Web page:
It’s been a long time since astronauts splash landed in the ocean.

The last time NASA executed a splashdown was in 1975, when it completed an experimental mission that docked a NASA Apollo spacecraft with a Soviet Soyuz capsule in orbit.

Water landings were a common practice in the earliest days of the US space program: Every vehicle made during NASA’s Mercury, Gemini and Apollo programs were built for ocean splashdowns. But the practice was retired when NASA moved on to the Space Shuttle program. The winged white orbiters landed on runways, much like commercial aircraft.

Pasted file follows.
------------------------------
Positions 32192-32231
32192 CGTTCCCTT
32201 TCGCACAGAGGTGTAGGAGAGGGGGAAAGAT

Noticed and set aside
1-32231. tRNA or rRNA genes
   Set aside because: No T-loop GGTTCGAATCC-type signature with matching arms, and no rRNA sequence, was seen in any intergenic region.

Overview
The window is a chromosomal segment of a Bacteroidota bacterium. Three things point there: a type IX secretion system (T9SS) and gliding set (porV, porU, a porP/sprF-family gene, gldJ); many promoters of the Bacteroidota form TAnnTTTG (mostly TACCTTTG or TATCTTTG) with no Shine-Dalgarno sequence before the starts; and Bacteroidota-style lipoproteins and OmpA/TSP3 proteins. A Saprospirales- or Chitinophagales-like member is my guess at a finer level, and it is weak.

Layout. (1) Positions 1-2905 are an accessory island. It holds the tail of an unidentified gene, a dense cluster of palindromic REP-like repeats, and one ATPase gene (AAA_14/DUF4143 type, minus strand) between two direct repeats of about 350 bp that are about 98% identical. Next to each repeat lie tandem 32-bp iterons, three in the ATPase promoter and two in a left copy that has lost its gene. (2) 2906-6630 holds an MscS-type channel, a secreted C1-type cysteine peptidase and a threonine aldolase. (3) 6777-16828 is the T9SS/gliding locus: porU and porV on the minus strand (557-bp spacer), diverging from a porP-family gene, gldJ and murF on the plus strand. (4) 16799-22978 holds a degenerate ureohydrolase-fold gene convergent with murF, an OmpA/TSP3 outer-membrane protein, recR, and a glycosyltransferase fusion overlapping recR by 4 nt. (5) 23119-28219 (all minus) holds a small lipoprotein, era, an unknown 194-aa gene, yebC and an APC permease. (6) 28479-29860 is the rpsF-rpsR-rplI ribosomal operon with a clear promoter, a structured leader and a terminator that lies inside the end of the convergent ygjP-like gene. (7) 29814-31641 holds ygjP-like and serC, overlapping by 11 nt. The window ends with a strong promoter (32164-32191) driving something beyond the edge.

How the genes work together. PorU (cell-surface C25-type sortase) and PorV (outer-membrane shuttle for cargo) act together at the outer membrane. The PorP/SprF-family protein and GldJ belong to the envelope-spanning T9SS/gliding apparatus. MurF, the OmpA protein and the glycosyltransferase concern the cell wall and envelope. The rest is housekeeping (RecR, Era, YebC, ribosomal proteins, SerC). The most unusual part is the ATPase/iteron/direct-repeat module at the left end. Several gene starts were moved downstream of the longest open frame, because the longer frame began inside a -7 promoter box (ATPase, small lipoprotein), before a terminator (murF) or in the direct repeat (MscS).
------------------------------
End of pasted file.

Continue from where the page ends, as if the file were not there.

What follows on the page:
The other modern crewed vehicles — including Russia’s Soyuz, China’s crew spacecraft and Boeing’s forthcoming Starliner spacecraft — are all designed to land on the ground. 

SpaceX, however, does have plenty of experience recovering spacecraft from the ocean. The cargo-only version of its Dragon spacecraft, which has flown resupply missions to the ISS for years, routinely lands in the ocean. And Crew Dragon was flown on an uncrewed test mission last year.

NASA’s forthcoming Orion crew capsule, which the space agency hopes will take humans back to the Moon, will also conduct splashdown landings.

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